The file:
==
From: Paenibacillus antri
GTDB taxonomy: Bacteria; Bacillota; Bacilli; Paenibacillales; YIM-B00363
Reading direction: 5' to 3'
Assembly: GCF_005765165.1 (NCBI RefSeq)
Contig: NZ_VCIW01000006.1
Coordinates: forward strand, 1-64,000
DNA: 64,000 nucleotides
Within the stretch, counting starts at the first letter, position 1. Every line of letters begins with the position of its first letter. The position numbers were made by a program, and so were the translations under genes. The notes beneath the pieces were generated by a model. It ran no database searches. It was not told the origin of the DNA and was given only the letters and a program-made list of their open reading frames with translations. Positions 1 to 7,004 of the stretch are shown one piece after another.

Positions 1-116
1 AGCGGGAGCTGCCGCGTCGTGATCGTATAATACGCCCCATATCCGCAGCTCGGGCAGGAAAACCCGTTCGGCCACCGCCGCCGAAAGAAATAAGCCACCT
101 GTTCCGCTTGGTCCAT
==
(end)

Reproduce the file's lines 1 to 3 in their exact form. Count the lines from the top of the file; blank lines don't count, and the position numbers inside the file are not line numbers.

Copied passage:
From: Paenibacillus antri
GTDB taxonomy: Bacteria; Bacillota; Bacilli; Paenibacillales; YIM-B00363
Reading direction: 5' to 3'